Friday, October 7

Technology of Keyboard Sniffer

Suppose you sit close to me, and you can hear my keyboard stroke. Can you tell what I am typing from the sound of keyboard stroke?

"That is IMPOSSIBLE!", you say.

Assume we are using MSN Messenger now, although we are sitting close, we don't want to break the quiet. So you ask me a question from the MSN Messenger:
"Is today Thanksgiving?"

Then you hear I hit the keyboard 3 times follow by a big stroke, before the message actually send to your computer (because of the God-damned network delay, maybe), you know I am typing:
"yes" and Enter.

or
"yep" and Enter.

If you hear I hit the keyboard only twice and Enter, then it must be
"no" and Enter

At the beginning you said it is IMPOSSIBLE to tell from the sound of keyborad stroke, but now you are doing great!

Combined with the context and a dictionary and the word pattern, Keyboard sound recognition is possible. Sept 18, CNN reported Computer eavesdropping yields 96 percent accuracy rate, I can imagine the technology behind it.

First of all, the sound of keyboard stroke for different key are not exactly the same. When people hit the "Enter" key, usually people hit it hard, so the sound is different from others. Also, the "Space" is very different from others too.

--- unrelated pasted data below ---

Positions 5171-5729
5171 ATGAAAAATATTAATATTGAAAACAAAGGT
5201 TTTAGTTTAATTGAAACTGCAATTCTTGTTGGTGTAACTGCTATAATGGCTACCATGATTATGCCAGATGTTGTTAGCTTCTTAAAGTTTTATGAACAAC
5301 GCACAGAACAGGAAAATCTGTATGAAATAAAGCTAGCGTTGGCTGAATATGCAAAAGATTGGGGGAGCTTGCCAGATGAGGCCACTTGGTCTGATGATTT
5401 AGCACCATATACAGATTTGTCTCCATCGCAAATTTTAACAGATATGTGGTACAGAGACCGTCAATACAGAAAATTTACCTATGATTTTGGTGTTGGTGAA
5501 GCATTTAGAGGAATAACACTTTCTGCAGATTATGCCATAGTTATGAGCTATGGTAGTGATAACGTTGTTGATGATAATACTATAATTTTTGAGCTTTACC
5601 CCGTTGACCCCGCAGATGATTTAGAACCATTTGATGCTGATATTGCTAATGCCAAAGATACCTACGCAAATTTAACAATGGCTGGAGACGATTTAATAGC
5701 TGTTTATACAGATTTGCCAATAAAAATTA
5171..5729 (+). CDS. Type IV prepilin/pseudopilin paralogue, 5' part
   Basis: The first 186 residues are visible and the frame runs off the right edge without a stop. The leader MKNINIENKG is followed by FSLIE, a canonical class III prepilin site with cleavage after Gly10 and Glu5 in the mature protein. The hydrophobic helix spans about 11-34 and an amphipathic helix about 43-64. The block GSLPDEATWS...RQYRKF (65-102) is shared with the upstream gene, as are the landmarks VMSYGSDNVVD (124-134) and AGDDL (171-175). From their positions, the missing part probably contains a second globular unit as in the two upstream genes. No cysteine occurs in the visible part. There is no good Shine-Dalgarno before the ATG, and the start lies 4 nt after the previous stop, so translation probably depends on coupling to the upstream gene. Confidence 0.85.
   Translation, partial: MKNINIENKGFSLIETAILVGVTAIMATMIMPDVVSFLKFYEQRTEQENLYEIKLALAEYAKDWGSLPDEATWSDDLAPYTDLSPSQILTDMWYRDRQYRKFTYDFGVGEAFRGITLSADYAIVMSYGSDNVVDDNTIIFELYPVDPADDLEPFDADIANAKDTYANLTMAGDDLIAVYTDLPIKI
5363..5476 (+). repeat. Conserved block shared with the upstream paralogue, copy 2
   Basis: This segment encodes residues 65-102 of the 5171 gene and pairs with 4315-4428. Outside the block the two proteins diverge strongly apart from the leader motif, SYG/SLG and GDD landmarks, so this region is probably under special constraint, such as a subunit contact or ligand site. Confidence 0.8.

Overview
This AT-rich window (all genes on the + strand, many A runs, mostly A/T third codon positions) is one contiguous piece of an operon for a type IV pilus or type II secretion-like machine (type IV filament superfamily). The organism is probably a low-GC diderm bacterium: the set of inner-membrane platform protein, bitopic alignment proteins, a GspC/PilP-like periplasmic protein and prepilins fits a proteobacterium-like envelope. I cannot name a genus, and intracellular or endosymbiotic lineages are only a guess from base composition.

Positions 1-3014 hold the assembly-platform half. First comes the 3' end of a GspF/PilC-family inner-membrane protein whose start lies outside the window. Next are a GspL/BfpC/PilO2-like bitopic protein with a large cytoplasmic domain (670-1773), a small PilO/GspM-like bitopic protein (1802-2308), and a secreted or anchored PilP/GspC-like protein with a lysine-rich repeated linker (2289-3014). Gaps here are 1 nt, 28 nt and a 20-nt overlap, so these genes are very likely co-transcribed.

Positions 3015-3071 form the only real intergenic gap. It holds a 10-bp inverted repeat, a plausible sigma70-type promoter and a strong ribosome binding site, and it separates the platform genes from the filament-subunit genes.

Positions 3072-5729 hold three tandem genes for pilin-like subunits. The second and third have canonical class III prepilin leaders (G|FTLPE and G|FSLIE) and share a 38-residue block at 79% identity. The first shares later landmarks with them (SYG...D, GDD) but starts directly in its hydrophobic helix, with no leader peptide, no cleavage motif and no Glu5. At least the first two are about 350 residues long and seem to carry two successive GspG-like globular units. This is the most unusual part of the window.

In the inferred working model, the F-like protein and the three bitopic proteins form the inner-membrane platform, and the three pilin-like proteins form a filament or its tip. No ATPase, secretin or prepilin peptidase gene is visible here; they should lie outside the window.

People use different strength in different fingers: index finger, middle finger, ring finger, little finger. Also, left hand and right hand have different strength. It is possible for a computer using a good algorithm to tell the difference between them because the volumn will be different. According to CNN's report, the computer had an accuracy of about 60 percent for characters and 20 percent for words.

Second, The pattern of words can help to identify the typing characters. "After spelling and grammar checks were deployed, the accuracy for individual letters jumped to 70 percent and words to 50 percent."

To Be Continued...

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2 Comments:

At October 08, 2005 4:23 AM, Blogger Mango said...

谢谢你的建议,我已经将comment改好。

原来你是松鼠。

至于平仄,我当然是用粤语,因为我的国语不大好,而且粤语的音调比国语多,平仄更加容易辨别(你的例子好像是说韵脚不是平仄???)。

其实平仄如果能够掌握,是很好的,因为平仄是多多少少讲了音的调和。你有时觉得有首诗读起来不对劲,就是平仄的问题。就如你觉得一首音乐不对劲,就说明它不遵守一种调和的规律(至于是什么规律,那要composer才比较清楚了)。问题是我能够感到不对劲,但不知在什么地方和如何改进。

 
At October 11, 2005 6:19 AM, Blogger Ben said...

Yush:
我看了你的blog,挑点儿刺:
1. 文章开始举的msn的例子不合适。
"Is today Thanksgiving?"
"yes"/"no"
问句并不是已知,也同样是“猜”出来的。

2. 漏了最终结果
In the end, it could accurately detect 96 percent of characters and 88 percent of words.

3. 击键声音的不同,原因还可能是:各键在键盘上的位置不同,因此机械特性不同,声音频率上就有区别。

4. 由于各键的空间位置不同,击键声音及附近物体的回声传到话筒的传输路径不同,话筒接收到的“直达”声音和回声的关系也可以作为一个重要特征。

这项研究所采用的技术应该跟语音识别相同,也是hidden markov model。IBM的先期研究对应于“特定人语音识别”,Berkeley的则对应于“非特定人语音识别”。最终达到的精确度有点儿令人吃惊。
采用的技术肯定不是“简单的字典匹配”。

Ben's Reply:
我想的也差不多
我还没有写到最终结果,因为写到现在那个地方,就应该插入“恢复法庭文档”的例子,但是我没找到它,所以就停下来了。

HMM呢还是NN? 我觉得这个技术突兀的地方,并不在于这一点,所以在我的blog中只用一句话就带过去了:
It is possible for a computer using a good algorithm to tell the difference
我觉得,
1,居然每个键的声音还不一样,这是以前想不到的(手指力量、机械特性)
2,根据声音还分不出来的时候,用词典甚至语法来补充。After spelling and grammar checks were deployed, the accuracy for individual letters jumped
当然不是简单的字典匹配,而是把原本看来毫不相关的字典匹配引入到这个项目中,以及引入到“恢复法庭文本”之中,令我豁然开朗。至于HMM和NN,本来就应该是在这一行(pattern recognition)的,所以没有什么奇怪。

第一个问题,问句并不是“听”出来的,只有答复是听出来的。我只是先举个例子,表示在特定上下文环境中,你真的能听出击键的内容。

 

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